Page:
Shoppers actually kicked off Black Friday, one of the biggest shopping days of the year, on Thursday.
But don’t worry if you couldn’t make it out on Thanksgiving Day. The deals, lines and, unfortunately, traffic continued Friday.
RELATED: Black Friday off to strong start
Best Buy, Macy’s, Toys R Us and Wal-Mart joined other stores throughout metro Atlanta that started Black Friday deals at 5 p.m. Thanksgiving Day.
Lenox Square opened at 6 p.m. Thursday, then closed at 1 a.m. Friday and reopened at 6 a.m. Some retailers stayed open overnight.
Spokeswoman Carol Cox said Lenox Square was “definitely the place to be” Thursday, with crowds thickening between 8 and 10 p.m.
Shoppers passed the square’s new 26-foot illuminated buck head between the Cheesecake Factory restaurant and Macy’s, then trickled into stores Friday morning.
“Everything has been fantastic,” Cox said. “Once again we’re seeing families, and we are a part of their annual shopping traditions.”
The early start to Black Friday meant many metro shoppers began camping out Wednesday.
Tae Chun, who was first in line at Best Buy in Duluth, told Channel 2 Action News he set up his tent at 3 p.m. Wednesday hoping to get video games.
“I was actually first last year, too,” he said. “I’ll be here 26 hours by the time they open.”
The store started letting people inside, Chun included, in groups of 50 Thursday.
One shopper, Hanna McGowin, told Channel 2 she wishes stores would go back to starting deals on Friday.
“However, I’m OK with people protesting it being on Thanksgiving,” she said. “It just gives me a better chance of getting what I want.”
Marcus Buckler, a Best Buy manager in Gwinnett County, told Channel 2 he started prepping two hours before the doors opened and his process included handing out tickets for big items such as flat screen TVs to “ensure there’s not a big rush of customers trying to grab products.”
“It keeps it very organized,” he said.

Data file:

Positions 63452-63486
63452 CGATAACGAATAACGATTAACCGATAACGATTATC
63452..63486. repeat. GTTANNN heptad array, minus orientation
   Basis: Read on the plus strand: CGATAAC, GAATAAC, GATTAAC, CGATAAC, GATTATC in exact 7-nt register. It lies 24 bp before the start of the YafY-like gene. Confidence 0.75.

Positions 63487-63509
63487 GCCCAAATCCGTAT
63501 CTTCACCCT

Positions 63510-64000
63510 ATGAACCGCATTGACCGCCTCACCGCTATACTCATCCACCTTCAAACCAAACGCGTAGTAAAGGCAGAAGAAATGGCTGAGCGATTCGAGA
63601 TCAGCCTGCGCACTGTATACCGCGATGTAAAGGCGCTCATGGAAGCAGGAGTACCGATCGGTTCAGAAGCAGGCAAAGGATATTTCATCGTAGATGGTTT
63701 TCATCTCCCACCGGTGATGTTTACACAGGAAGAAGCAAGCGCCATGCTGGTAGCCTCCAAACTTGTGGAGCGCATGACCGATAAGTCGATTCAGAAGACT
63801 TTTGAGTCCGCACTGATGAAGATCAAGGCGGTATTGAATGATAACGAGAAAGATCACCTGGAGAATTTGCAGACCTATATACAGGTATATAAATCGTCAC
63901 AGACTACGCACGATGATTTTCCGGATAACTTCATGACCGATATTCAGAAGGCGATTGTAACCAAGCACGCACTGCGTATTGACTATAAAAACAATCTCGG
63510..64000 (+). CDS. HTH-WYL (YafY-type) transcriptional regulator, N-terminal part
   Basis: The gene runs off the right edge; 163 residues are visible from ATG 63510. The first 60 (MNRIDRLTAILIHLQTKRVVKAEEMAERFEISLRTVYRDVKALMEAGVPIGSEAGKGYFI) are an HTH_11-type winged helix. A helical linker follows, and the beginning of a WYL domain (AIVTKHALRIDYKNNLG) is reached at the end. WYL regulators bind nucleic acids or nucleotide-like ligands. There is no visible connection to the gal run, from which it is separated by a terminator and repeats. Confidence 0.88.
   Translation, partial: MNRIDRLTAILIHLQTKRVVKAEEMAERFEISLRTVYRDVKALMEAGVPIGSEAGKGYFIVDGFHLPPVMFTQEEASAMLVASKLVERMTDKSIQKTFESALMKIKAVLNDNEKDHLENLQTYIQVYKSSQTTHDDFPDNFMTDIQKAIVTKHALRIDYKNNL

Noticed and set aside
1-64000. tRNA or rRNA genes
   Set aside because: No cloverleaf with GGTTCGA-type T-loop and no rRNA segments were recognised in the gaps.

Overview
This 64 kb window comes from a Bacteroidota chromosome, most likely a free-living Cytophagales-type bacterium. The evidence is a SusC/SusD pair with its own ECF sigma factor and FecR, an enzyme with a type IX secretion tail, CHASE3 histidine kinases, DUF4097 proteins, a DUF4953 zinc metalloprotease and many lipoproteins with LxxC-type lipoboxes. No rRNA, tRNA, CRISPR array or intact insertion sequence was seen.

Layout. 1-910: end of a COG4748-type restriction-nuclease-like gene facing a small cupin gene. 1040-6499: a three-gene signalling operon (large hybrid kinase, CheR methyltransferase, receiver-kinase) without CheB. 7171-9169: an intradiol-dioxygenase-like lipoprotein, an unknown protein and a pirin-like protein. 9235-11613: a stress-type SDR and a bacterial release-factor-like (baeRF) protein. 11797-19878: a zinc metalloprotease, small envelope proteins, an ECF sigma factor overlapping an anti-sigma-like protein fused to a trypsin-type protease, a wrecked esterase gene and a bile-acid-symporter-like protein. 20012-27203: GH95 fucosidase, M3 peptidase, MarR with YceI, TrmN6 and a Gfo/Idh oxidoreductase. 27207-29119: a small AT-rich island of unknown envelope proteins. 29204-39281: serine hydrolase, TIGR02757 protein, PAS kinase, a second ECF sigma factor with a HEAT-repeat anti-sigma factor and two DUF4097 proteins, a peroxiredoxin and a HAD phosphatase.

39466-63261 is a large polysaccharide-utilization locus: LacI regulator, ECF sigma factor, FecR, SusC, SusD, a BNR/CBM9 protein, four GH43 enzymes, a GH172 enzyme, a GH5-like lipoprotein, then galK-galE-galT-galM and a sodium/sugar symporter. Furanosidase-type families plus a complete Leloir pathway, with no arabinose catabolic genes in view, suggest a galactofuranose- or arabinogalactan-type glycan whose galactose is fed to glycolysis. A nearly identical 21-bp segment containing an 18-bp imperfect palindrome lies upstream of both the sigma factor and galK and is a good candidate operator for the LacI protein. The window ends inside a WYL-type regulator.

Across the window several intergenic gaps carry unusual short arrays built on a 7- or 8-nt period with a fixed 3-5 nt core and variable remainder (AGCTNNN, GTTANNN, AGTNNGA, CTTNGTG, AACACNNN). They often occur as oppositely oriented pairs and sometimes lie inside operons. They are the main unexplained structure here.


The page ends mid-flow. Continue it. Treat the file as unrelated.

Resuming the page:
Just to the west, a smaller store attracted a larger crowd in Cobb County.
At a boutique in Marietta, shoppers — some of whom had waited outside in tents — rushed through the doors of Lizard Thicket on Merchant’s Walk.
The store, which opened at 6 a.m., offered freebies for the first 100 people to enter, Channel 2 reported.
Traffic at other metro Atlanta stores and malls started to pick up as malls opened for the day, according to the WSB 24-hour Traffic Center.
Fewer parking spaces were available.
At about 11:30 a.m., Lenox Square was 90 percent full, Channel 2 reported.
Town Center in Kennesaw was 80 percent full, and Sugarloaf Mills in Lawrenceville was 30 percent full. The Mall of Georgia parking lot was bustling at 85 percent filled to capacity.
With temperatures in the 70s and rain nowhere in sight, shoppers don't have much to deter them from hitting the stores in mass numbers Friday afternoon. But it will be difficult to gauge just how many there are.
Many metro Atlanta store managers said store policies prevent them from giving Black Friday sales projections, and it’s difficult to project Black Friday sales revenue anyway.
Melissa Goff, a Macy’s spokeswoman, said even without knowing what revenue will be, “we are confident that we are offering holiday gifts with exceptional value.”
“The holiday season is our most important time of the year,” she said.
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